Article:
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Replacement Behaviors

Written by: Danielle Kessinger, M.Ed, BCBA, LBA

In Applied Behavior Analysis, we help individuals decrease challenging behaviors by implementing a variety of interventions. The challenging behavior an individual might display, is their form of communication to get what they want/need. A method to prevent the reoccurrence of challenging behaviors is to implement replacement behaviors. Replacement Behaviors will only endure when they result in the same type of reinforcement as the challenging behavior. In order to do this, we must focus on teaching new skills and reinforce those skills when they occur.

Below you will learn about the steps to take when teaching replacement behaviors.

Step 1 – Collection of Data

When choosing a replacement behavior, you want to first ask yourself, why is the challenging behavior happening? To determine this you will want to take what’s called “ABC data.” When taking this data, you want to focus on, what happens immediately before the behavior (A-antecedent), what the behavior looks like (B-behavior), and what happens immediately after the behavior (C-consequence).

In Applied Behavior Analysis, there are four main reason why behavior happens.

  1. Behavior can occur because the individual is trying to gain attention from someone.
  2. Behavior can occur because the individual is trying to escape or avoid
  3. Behavior can occur because the individual is trying to gain access to a tangible (an item or activity).
  4. Behavior can occur because the individual is due to sensory stimulating

With thorough ABC data collection you can find out why the challenging behavior is happening. Once you do this, you can move on to step 2.

Step 2 – Teaching the replacement behavior.

There are 4 key factors when teaching replacement behavior.

  1. Must be functionally equivalent to the challenging behavior.
  2. Must be just as easy to perform as the challenging behavior.
  3. Must be just as efficient (quick) as the challenging behavior.
  4. Must be just as effective as the challenging behavior.

For example, if an individual is displaying loud vocalizations/flopping on the ground when they want access to an I-pad and it has been determined that the function of the behavior is trying to gain access to a tangible. In this case an appropriate replacement behavior would be requesting access to the I-pad by using a visual (such as handing in a picture of the I-pad).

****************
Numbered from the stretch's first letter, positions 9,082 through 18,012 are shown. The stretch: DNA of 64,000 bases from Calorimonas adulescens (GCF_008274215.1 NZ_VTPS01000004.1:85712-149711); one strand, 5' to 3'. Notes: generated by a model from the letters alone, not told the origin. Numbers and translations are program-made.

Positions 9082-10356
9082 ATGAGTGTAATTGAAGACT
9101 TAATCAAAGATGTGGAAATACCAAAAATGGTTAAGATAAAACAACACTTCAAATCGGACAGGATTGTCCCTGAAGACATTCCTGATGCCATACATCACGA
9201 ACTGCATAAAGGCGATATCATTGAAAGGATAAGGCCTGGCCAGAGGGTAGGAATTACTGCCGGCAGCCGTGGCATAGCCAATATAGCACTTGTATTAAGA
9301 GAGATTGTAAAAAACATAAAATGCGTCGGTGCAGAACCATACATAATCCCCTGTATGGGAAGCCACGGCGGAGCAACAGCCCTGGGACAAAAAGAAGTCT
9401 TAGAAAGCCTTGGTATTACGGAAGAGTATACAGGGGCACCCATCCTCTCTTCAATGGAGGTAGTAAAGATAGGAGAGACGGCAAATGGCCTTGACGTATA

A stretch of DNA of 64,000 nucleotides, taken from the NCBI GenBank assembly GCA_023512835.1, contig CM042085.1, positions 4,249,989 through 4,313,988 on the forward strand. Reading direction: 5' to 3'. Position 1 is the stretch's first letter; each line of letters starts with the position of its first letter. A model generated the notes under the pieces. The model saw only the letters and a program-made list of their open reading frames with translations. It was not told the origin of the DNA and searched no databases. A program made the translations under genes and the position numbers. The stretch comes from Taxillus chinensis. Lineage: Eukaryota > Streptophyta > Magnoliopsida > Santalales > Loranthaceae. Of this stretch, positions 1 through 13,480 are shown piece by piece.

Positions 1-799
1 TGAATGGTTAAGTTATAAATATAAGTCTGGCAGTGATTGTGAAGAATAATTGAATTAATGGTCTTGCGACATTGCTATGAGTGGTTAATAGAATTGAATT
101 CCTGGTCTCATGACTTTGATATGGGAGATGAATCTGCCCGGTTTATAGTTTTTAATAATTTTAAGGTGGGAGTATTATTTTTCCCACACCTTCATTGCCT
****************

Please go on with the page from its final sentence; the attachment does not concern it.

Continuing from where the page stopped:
Requesting access to an item using a visual is an appropriate behavior that is functionally equivalent to the challenging behavior (getting access to the tangible). In addition, it is easy to perform, efficient, and effective. Making sure the replacement behavior hits all four key factors is an important step in the process!

Step 3 – Providing reinforcement

Reinforcing the replacement behavior is an important last step. When you are working with an individual and the replacement behavior you are teaching occurs, immediately provide a high degree of reinforcement. This will motivate the individual to display the replacement behavior again and you will see a decrease in the challenging behavior. The reinforcement should give the individual the same reinforcement as the challenging behavior once did.

In our example above, an appropriate reinforcement would be immediate access to the I-pad and a high magnitude of praise.

I hope this blog will help you break down the steps in teaching replacement behaviors!

Click here for a one page summary (PDF) of this blog.

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